Last Updated: Friday - 09/24/2010
Week of December 18, 2006
Clean gold bling gets a thumbs up
British shoppers demand ethically manufactured jewelry
Catholic Online (www.catholic.org)
"We have to break this destructive pattern by challenging businesses to clean up their act"
- Chris Bain
The report focused on Honduras in Central America and the Democratic Republic of Congo in Africa.
"Gold is one of the most prized commodities and a symbol of wealth and power," said CAFOD director Chris Bain at the time of the report's release.
"But how often do we think about how gold reaches our high streets? Gold doesn't look quite so shiny to many people in developing countries living in and around gold mines.
"To them, gold often means poverty, health risks and destruction of their homes and environment."
"Much of this can be blamed on the activities of multinational gold mining companies," Bain said.
"We have to break this destructive pattern by challenging businesses to clean up their act and stop undermining the poor."
The YouGov survey pointed out that many consumers are unaware that too often gold-mining companies are failing to consult local communities and that there are major social and environment costs of gold mining.
But when asked about corporate responsibility the poll revealed that two out of three people (65 per cent) believe gold mining companies should be responsible for limiting any environmental damage caused by their operations.
CAFOD is urging the public to "use your consumer power" by purchasing from those retailers who are supporting industry standards as outlined in its 12 Gold Rules for No Dirty Gold and asking those who have not signed it yet to do so.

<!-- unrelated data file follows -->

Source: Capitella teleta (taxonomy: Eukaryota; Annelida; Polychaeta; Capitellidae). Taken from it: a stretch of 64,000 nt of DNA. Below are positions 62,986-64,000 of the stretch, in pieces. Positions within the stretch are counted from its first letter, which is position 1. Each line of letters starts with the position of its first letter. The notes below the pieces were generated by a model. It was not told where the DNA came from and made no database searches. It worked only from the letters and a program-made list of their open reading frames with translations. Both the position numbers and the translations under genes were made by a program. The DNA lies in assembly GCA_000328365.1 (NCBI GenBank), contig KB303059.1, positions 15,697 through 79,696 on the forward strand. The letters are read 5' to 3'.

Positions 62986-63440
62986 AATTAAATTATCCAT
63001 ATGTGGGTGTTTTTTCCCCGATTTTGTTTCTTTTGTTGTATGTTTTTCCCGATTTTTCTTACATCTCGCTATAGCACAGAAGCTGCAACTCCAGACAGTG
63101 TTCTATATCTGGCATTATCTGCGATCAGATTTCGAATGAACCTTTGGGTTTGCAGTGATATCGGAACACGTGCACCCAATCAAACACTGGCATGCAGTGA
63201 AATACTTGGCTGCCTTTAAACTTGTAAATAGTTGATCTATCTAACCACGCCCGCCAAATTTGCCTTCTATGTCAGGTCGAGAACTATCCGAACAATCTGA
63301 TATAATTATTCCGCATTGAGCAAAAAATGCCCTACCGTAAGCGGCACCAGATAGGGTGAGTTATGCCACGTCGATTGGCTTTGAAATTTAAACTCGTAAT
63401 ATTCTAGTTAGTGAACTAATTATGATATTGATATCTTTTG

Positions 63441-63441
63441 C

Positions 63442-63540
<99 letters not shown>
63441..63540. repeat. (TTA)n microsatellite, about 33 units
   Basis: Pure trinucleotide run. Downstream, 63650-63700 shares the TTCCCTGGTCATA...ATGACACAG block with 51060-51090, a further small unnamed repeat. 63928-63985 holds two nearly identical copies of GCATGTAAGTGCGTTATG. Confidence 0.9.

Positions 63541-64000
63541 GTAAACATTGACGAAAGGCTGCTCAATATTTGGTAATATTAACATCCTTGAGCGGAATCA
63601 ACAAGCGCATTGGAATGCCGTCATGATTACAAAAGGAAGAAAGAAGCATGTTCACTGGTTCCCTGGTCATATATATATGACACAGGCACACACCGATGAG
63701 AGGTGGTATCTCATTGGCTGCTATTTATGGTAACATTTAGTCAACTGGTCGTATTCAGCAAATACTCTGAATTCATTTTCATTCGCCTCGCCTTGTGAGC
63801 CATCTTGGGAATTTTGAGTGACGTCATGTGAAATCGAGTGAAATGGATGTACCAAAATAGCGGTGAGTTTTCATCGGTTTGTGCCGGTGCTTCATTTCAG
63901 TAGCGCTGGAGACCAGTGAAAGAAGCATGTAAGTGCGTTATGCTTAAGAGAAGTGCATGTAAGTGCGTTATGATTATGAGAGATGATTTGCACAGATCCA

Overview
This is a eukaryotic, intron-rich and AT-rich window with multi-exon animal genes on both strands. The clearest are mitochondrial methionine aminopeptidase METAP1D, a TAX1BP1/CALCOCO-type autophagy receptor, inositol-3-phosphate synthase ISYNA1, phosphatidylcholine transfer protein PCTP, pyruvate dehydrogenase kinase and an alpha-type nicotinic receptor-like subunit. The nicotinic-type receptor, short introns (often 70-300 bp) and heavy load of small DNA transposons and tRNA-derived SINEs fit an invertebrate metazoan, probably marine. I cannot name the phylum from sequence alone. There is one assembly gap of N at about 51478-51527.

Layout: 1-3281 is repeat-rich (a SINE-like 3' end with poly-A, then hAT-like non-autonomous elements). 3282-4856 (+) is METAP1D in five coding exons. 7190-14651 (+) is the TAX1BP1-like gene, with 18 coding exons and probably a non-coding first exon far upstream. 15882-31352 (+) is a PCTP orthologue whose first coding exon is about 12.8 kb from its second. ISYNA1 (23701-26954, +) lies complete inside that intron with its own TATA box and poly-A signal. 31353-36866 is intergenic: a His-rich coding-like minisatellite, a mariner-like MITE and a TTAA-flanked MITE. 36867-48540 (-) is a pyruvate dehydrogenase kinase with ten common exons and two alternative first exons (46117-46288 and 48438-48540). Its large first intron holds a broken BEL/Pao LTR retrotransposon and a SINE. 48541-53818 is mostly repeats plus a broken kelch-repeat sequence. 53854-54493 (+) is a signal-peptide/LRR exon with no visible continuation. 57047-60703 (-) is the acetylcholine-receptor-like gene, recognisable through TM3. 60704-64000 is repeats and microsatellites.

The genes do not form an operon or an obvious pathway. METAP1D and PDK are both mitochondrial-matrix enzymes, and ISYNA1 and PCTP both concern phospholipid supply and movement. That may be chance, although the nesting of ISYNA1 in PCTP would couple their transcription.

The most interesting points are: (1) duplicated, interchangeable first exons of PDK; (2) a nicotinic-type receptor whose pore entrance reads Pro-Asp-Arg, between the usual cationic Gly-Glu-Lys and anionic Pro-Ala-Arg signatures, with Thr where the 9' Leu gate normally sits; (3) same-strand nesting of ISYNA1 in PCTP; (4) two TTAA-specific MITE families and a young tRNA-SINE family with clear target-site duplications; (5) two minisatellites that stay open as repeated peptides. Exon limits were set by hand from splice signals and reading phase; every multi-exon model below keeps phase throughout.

The "golden rules" include: respect for human rights; "free, prior and informed consent for affected communities"; safe working conditions for labourers; assurances that projects do not force communities off their lands; no dumping of mine waste into water sources; no mining operations in places of armed conflict nor ecologically fragile areas; full disclosure of social and environmental effects of mining operations; and covering all costs of closing down and cleaning up mine sites.
While acknowledging that only a few UK retailers have formally endorsed the standards, CAFOD noted that Tiffany's, the Signet Group and Cartier publicly support the "golden rules."
"We hope that the UK's leading jewelry retailers will not only sign up to the Golden Rules, but work actively with their suppliers and mining companies to set new and robust standards for the gold industry," Maldar said.
(© Catholic Online 2006, www.catholic.org)
Our mission: To serve our readers by bringing the Gospel to bear on current issues in the Church and in secular culture through accurate news coverage and reflective commentary.